More than a decade after scientists decoded the human genome and promised a new era of powerful medicines, patients and physicians often find themselves asking: "Where are they?"
To be sure, doctors have gained about a dozen "targeted" cancer drugs that attack points in certain tumors to block their growth. Yet more than 500 known mutant cancer genes that drive tumors await the development of new chemical compounds that can "drug" those targets and benefit patients.
"I am a little frustrated to see how many of the discoveries that do look as though they have therapeutic implications are waiting for the pharmaceutical industry to follow through with them," Francis Collins, MD, PhD, director of the National Institutes of Health, told The New York Times last year.
Now, academic centers like Dana-Farber are stepping up to the plate.
"We're in a position to exploit our new knowledge about cancer and we want to start accelerating drug development so we can have a major impact on therapies," says Barrett Rollins, MD, PhD, Dana-Farber's chief scientific officer. "We need to start making drugs ourselves – especially therapies for rarer cancers of less interest to industry."
Over the past seven years, Dana-Farber has built a powerful drug discovery and development capability based on new integrative research centers, where biologists and chemists combine efforts to speed the discovery, evaluation, refinement, and early testing of potential treatments.
Traditionally, pharmaceutical companies seek new, experimental compounds, which come from scientists or researchers in academic research centers. In this phase, termed "drug discovery," the molecules are tested in cells and animals to produce a "lead compound," explains George Demetri, MD, senior vice president for Experimental Therapeutics at Dana-Farber.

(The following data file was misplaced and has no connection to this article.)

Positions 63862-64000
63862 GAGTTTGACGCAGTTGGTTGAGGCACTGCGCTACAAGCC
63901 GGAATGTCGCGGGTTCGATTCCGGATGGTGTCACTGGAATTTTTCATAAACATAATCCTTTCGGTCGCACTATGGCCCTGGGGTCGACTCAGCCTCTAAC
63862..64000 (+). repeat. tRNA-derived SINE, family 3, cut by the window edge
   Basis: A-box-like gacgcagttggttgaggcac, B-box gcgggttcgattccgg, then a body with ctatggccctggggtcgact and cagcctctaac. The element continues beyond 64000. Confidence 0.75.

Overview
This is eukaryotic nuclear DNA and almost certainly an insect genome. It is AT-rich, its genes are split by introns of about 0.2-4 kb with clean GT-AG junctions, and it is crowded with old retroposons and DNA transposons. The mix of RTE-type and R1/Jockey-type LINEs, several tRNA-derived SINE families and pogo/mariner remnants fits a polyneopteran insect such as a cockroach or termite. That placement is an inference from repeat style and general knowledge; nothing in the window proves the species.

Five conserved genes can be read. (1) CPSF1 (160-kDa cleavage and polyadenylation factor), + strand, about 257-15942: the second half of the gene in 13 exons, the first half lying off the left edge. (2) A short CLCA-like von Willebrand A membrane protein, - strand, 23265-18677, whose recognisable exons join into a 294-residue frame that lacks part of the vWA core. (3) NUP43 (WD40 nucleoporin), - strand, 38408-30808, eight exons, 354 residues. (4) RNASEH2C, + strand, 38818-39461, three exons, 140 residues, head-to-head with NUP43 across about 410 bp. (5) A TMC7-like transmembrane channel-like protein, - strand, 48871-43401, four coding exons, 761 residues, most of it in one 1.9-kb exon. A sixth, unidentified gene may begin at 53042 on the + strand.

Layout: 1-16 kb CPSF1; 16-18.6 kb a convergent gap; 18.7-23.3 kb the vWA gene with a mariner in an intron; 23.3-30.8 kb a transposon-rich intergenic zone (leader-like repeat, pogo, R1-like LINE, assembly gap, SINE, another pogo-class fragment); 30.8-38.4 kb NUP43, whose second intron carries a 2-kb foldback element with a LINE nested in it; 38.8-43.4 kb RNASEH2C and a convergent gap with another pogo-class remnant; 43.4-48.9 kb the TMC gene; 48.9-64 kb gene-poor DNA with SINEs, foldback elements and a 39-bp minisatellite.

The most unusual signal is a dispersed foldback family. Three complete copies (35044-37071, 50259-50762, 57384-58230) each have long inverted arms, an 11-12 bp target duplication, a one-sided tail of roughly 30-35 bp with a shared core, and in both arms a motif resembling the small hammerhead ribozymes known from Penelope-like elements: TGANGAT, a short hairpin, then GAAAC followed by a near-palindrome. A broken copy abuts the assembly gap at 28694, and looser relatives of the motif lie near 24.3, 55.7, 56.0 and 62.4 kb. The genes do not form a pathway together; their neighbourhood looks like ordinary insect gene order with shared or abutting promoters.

That lead compound, in turn, undergoes much further development at the drug company, which includes synthesizing the would-be drug, extensive testing in other laboratories, and clinical trials to assess both safety and activity. Only then can it become a truly useful medicine with approval by the Food and Drug Administration (FDA), which gives a company the right to commercialize and distribute the drug for medical practice.
But this typical separation of functions has proven inefficient and a source of delays. Academic institutions, industry, and the federal government are now working to streamline the process, in part by performing functions in a different way.
Currently, the pharmaceutical industry is doing less drug discovery in its own labs and is often throttling back its drug-development efforts. "We can't leave drug discovery to the pharmaceutical sector," Demetri says.
The path a promising compound takes during years of lab, animal, toxicity, and efficacy tests is sometimes called "the valley of death" because so many would-be drugs fail.
Bringing a drug to market requires approximately 12 years, according to one estimate, with an average cost of $1.2 billion. Dana-Farber has the expertise and resources to boost the odds of picking winners. "Our scientists have knowledge about diseases and patients that helps them predict how prototype drugs will fare in testing," says Demetri.
Dana-Farber's drug development program grew out of a strategic planning process, undertaken in 2003, which spawned more than a dozen integrative research centers here. Some centers have specific roles in moving laboratory discoveries through the stages of drug development, ideally leading to the first clinical trials in patients.
These are some of the centers and their specialized functions:
C-NExT is the newest of Dana-Farber's integrative research centers. "Our mission is to accelerate the ‘bench-to-bedside' transition," says Nancy Kohl, PhD, a veteran scientist with more than 20 years of pharmaceutical industry research and now the head of research at C-NExT. "We want to find the right drugs for the right patients."